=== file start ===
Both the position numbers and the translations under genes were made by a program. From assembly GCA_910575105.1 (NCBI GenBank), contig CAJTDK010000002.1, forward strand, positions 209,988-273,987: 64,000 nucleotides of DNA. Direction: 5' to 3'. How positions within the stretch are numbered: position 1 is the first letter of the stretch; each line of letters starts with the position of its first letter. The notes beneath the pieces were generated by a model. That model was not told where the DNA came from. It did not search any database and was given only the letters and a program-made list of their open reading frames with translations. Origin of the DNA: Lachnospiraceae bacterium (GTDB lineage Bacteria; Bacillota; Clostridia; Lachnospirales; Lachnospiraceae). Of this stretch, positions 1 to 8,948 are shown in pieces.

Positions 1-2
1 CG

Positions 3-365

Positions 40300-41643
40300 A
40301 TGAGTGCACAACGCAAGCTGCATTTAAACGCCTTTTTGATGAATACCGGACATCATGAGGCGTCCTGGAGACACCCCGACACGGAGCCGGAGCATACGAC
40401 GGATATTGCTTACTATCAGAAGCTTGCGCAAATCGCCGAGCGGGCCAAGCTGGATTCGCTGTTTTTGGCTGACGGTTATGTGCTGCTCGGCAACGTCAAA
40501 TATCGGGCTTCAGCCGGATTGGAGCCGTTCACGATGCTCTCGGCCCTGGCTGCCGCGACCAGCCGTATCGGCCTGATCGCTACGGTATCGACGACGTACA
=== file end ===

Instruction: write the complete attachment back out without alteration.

Both the position numbers and the translations under genes were made by a program. From assembly GCA_910575105.1 (NCBI GenBank), contig CAJTDK010000002.1, forward strand, positions 209,988-273,987: 64,000 nucleotides of DNA. Direction: 5' to 3'. How positions within the stretch are numbered: position 1 is the first letter of the stretch; each line of letters starts with the position of its first letter. The notes beneath the pieces were generated by a model. That model was not told where the DNA came from. It did not search any database and was given only the letters and a program-made list of their open reading frames with translations. Origin of the DNA: Lachnospiraceae bacterium (GTDB lineage Bacteria; Bacillota; Clostridia; Lachnospirales; Lachnospiraceae). Of this stretch, positions 1 to 8,948 are shown in pieces.

Positions 1-2
1 CG

Positions 3-365

Positions 40300-41643
40300 A
40301 TGAGTGCACAACGCAAGCTGCATTTAAACGCCTTTTTGATGAATACCGGACATCATGAGGCGTCCTGGAGACACCCCGACACGGAGCCGGAGCATACGAC
40401 GGATATTGCTTACTATCAGAAGCTTGCGCAAATCGCCGAGCGGGCCAAGCTGGATTCGCTGTTTTTGGCTGACGGTTATGTGCTGCTCGGCAACGTCAAA
40501 TATCGGGCTTCAGCCGGATTGGAGCCGTTCACGATGCTCTCGGCCCTGGCTGCCGCGACCAGCCGTATCGGCCTGATCGCTACGGTATCGACGACGTACA